Moral Realism (or Moral Objectivism) is the meta-ethical view that such things like moral facts and moral values do exist, and that these are objective and independent of our perceptions, our beliefs, feelings or other attitudes towards them. Therefore, moral judgments describe moral facts, which are as certain in their own way as mathematical facts, even though there is no evidence of that.
Example: “Don’t steal chocolate from your friend because the universe will cause your karma to come back on you and have your chocolates stolen or equivalent in some other respect (stolen socks, dinner, etc)” - The example is that the universe has an objective moral code called karma. This cannot be proven nor is there evidence for it, yet people still believe in it.
There are two main variants:
This doctrine holds that there are objective moral properties of which we have empirical knowledge, but that these properties are reducible to entirely non-ethical properties. It assumes cognitivism and that the meanings of these ethical sentences can be expressed as natural properties without the use of ethical terms.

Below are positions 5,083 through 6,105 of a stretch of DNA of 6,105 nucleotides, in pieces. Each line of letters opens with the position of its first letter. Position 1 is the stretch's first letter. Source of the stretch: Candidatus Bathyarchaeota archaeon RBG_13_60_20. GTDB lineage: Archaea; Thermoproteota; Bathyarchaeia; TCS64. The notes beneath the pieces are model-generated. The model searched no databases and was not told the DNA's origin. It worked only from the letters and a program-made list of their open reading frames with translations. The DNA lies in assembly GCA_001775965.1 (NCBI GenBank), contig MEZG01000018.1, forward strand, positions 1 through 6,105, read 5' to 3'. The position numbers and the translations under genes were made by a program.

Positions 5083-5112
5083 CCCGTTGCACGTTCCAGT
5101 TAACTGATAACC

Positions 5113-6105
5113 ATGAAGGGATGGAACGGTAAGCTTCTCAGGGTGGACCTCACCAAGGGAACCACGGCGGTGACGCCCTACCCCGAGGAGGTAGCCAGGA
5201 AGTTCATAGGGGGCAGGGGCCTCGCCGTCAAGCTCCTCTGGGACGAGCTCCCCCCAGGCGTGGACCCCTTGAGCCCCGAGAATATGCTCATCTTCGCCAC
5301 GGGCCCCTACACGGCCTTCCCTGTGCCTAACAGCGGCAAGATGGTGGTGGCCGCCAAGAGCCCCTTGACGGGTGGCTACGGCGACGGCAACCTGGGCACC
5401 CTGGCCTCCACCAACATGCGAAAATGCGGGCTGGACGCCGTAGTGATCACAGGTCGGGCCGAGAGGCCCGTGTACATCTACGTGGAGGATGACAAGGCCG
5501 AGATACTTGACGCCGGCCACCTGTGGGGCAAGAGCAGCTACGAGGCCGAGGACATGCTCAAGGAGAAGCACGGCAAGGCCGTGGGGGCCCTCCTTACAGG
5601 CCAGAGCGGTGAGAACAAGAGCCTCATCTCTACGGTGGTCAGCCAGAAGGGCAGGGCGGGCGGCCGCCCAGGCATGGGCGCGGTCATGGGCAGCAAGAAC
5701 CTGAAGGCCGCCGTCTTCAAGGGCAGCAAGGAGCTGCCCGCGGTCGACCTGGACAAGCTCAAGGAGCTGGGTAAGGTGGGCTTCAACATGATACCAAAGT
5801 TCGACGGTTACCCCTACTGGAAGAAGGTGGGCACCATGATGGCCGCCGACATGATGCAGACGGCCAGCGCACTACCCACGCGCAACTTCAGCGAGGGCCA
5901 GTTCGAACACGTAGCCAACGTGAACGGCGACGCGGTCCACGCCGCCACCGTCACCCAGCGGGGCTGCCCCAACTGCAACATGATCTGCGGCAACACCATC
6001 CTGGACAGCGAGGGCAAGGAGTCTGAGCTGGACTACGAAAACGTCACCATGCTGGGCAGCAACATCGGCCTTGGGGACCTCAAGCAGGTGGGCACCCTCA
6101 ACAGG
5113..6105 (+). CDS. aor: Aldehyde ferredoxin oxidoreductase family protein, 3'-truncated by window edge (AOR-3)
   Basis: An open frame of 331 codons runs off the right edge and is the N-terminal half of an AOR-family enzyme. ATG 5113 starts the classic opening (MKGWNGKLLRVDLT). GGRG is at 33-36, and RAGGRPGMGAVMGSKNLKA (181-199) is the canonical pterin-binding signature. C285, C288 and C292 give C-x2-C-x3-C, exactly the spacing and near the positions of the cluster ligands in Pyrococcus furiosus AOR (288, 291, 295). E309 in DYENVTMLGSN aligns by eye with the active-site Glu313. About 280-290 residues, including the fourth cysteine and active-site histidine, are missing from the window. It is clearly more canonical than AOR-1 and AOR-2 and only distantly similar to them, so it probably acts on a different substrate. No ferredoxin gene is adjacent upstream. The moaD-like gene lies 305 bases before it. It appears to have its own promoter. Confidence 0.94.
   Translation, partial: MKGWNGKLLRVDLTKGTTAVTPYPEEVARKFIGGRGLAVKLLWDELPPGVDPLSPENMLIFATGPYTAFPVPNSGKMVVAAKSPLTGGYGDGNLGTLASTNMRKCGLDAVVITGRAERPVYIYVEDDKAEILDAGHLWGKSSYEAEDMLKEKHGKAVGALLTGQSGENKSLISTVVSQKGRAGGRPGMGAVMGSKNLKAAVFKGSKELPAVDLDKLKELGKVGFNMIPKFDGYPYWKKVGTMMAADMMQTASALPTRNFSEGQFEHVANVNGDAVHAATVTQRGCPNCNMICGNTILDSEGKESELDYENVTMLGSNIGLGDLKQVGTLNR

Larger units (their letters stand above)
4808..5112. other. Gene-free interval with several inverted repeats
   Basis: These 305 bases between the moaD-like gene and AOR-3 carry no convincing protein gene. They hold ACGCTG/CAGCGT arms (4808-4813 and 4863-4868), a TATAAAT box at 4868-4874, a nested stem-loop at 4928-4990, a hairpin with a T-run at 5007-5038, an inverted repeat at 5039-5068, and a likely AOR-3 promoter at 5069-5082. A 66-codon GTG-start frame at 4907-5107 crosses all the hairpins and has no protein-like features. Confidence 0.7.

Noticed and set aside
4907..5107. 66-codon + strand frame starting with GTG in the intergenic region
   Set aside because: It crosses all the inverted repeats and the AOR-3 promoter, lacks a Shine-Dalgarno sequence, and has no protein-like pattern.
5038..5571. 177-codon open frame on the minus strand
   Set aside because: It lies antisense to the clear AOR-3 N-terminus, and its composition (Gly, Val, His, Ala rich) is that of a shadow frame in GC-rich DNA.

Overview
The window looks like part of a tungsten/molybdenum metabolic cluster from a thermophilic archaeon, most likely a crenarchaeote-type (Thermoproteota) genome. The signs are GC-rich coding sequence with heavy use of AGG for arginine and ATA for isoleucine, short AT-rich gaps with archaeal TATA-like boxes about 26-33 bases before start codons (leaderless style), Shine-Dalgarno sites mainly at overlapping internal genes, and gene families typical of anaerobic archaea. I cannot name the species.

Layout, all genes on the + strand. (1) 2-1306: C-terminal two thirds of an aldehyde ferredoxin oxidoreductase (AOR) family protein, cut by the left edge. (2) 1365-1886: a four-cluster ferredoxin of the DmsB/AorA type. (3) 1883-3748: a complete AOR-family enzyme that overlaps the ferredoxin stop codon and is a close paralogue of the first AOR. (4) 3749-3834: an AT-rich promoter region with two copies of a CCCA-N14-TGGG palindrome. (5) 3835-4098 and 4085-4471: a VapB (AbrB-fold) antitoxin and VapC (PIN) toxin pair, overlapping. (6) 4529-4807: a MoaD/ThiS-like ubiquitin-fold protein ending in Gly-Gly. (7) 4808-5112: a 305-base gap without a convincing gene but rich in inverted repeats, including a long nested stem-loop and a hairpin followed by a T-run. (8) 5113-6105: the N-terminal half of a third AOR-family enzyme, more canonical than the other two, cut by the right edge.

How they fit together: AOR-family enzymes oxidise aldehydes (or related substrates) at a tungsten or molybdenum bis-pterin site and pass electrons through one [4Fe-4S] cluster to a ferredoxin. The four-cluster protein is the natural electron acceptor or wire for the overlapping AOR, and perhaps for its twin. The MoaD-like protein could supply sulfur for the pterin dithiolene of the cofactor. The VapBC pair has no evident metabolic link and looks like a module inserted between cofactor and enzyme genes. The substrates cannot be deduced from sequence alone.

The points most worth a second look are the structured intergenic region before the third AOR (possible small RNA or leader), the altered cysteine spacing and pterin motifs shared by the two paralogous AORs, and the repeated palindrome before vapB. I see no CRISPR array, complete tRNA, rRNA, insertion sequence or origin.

This doctrine holds that ethical statements express propositions that cannot be reduced to non-ethical statements (e.g. "goodness" is indefinable and cannot be defined in any terms).
Moral Realism has the advantage of purportedly allowing the ordinary rules of logic to be applied straightforwardly to moral statements. It also allows for the resolution of moral disagreements, because if two moral beliefs contradict one another, Moral Realism says that both cannot be right at the same time, and so there should be some way of resolving the situation